At the senior level, every serious football nation (is Ghana one?) knows it cannot do without senior, even if troubled star-players, in order to shine and win laurels. It takes great expertise to manage and stroke the egos of most stars, in every sphere of life, in order to properly motivate them to optimum effect.

That is the great responsibility that the management of the FA has not yet mastered, ironically the very skill required to get the most out of our star players, i. e. players that shine for their elite clubs, weekly, irrespective of geographic location.

One great example is reliable Argentine goal scorer, Carlos Tevez, whose exclusion from his nation’s  squad at this year’s world cup in Brazil, on grounds of incompatibility with the coach, did cost the South American country the prized trophy, given the begging chances Messi and Palacio wasted, virtually unchallenged, in the grande finale, putting paid to the aspirations of millions of their fans, worldwide.

So, if Akwasi Appiah really strives for laurels, why has he picked (or did the FA pick for him?) the current core of the Black Stars, facing Uganda in a continental qualifier, this Saturday, in Kumasi, minus midfield marshall, SulleyMuntari, a relentless soldier, given to breaking up plays, plus a high accuracy rate of goal-scoring passes?

Like it or not, Muntari is a star, even in his twilight, the reason he shines. He might not be an angel; neither is he the devil. He has anger management issues, just like Akwasi Appiah has coaching-expertise issues, just like ex sports Minister, Elvis Afriyie Ankrah has foresight and nepotism issues in the administration of football, in this my dear country.

Since Afriyie Ankrah and Akwasi Appiah have been given hardly-earned reprieve, why deprive THE REAL STAR, not the scars, the same clemency, and learn the inherent lessons?

As though the Muntari exclusion were not enough, the FA is on a vindictive drive, cutting the nation’s number one goalie, Adam Kwarasey, on grounds he aired his frustration at being supplanted by bench-warmers favoured by coach Appiah. Who wouldn’t stand up for their rights, in the face of glaring injustice?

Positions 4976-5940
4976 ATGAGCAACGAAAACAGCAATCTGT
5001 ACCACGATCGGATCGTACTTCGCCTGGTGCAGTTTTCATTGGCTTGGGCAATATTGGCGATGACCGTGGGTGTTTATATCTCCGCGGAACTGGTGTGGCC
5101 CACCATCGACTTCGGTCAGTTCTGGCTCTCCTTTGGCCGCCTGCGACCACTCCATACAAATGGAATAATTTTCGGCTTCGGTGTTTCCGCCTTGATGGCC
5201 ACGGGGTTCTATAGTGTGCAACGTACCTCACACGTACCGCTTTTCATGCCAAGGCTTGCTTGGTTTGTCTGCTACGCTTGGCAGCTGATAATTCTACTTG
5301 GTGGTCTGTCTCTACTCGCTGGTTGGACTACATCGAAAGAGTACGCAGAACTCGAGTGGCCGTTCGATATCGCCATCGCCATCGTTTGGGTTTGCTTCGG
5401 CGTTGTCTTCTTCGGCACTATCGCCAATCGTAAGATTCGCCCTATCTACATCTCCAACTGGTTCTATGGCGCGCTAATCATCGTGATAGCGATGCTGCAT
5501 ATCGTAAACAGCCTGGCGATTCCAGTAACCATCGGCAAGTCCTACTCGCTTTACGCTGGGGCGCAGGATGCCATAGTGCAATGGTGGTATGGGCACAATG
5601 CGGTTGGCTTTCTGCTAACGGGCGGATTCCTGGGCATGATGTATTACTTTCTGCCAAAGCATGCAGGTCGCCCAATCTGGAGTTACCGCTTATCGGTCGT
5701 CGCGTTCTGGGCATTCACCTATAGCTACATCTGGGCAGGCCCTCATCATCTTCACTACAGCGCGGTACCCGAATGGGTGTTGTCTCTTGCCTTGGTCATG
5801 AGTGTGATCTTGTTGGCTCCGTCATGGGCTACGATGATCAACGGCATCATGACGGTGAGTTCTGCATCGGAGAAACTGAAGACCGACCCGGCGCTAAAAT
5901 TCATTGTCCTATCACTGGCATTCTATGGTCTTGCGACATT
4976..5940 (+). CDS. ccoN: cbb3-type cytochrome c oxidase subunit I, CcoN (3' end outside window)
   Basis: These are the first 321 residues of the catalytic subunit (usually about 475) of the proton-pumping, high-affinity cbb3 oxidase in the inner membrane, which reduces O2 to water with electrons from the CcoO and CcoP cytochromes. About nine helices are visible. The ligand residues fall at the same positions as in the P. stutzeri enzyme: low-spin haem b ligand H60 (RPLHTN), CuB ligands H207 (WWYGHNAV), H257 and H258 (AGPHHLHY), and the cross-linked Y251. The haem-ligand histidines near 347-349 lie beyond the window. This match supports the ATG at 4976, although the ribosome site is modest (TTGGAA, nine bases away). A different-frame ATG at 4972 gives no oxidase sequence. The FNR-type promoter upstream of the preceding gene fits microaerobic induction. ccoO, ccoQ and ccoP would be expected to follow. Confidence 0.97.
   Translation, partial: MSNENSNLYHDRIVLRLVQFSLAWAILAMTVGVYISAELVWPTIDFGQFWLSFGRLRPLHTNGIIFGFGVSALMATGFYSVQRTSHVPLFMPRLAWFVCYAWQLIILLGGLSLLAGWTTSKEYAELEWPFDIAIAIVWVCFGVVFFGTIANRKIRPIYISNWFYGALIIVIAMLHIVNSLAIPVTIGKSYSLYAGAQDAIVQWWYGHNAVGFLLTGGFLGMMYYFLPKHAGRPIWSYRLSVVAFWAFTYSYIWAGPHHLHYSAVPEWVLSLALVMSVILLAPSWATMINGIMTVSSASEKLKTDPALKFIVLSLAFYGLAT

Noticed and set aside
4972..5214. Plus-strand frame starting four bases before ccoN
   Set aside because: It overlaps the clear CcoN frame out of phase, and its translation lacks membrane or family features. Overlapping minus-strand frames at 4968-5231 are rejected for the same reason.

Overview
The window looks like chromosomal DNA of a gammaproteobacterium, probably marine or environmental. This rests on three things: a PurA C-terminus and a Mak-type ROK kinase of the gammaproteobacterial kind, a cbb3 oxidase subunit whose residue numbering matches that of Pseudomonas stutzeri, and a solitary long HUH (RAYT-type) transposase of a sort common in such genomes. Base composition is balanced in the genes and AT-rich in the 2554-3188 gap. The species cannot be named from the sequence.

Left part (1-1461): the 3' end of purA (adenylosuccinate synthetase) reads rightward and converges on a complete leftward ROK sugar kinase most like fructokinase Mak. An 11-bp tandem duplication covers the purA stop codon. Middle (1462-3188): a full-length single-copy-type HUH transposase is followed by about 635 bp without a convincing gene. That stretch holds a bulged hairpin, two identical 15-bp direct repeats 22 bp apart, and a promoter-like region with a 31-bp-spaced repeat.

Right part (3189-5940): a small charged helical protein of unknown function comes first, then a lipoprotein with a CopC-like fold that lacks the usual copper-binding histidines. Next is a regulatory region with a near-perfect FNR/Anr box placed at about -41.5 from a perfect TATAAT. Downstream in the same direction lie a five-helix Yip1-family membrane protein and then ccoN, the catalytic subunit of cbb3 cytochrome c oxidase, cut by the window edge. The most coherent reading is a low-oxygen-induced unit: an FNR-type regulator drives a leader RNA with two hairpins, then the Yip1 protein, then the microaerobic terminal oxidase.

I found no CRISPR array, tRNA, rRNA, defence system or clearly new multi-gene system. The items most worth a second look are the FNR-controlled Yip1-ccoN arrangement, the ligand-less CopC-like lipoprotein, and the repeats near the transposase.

Of course, vintage full-back Harrison Afful would not, lest he suffer a similar fate. I am convinced Afful would have been canned, if he had complained about Akwasi Appiah’s favouritism that left him on the bench, while favoured Daniel Opare kept messing up, passing to throw and crossing balls to opponents in Ghana’s first group match against the USA at the Brazil 2014 world cup.

Must the FA resort to vindictiveness, throwing out Muntari and Kwarasey with the bath-water, effectively cutting its nose to spite its already shamed face, given the magnitude of their failure at the world cup?

That is certainly not the way to build a world class, championship team. That list must be revised to include Muntari , following a concerted effort to reconcile both Muntari and Moses Parker, the FA management member with whom he exchanged fisticuffs in Brazil, and Kwarasey, to make sure Ghana fields her very best, not less than.

Also, that list should include Abeiku Ainooson and Augustine Okrah, voted best defender and best player, respectively, of Ghana’s premiership the past season. That way, Ghana would be treading on a new path to super stardom in world football, instilling discipline in the ranks of management, technical as well as the playing body, with a sterling coaching staff calling up ONLY STARS SHINING FOR THEIR CLUBS, HOME AND ABROAD, NOT STARLETS, AND ‘JUDGES’ WARMING BENCHES OF EUROPEAN SIDES.

Current world champions, Germany, proved it with an array of stars – excellent first-team players at their various elite clubs – that showcased a glittering performance throughout the tournament, thanks to a luxury of quality strikers, whose great finishing glowed a powerful example for the wise to emulate.

Even Bayern Munich star, young Mario Goetze, the super-sub that won Germany the world cup trophy with a golden finish during extra time, was eased into the team, piecemeal, along with Chelsea striker Andre Schurrle, because of senior, proven stars like Bastian Schweinsteiger, Thomas Mueller and the legendary Miloslav Klose, the all-time world cup tournament top scorer.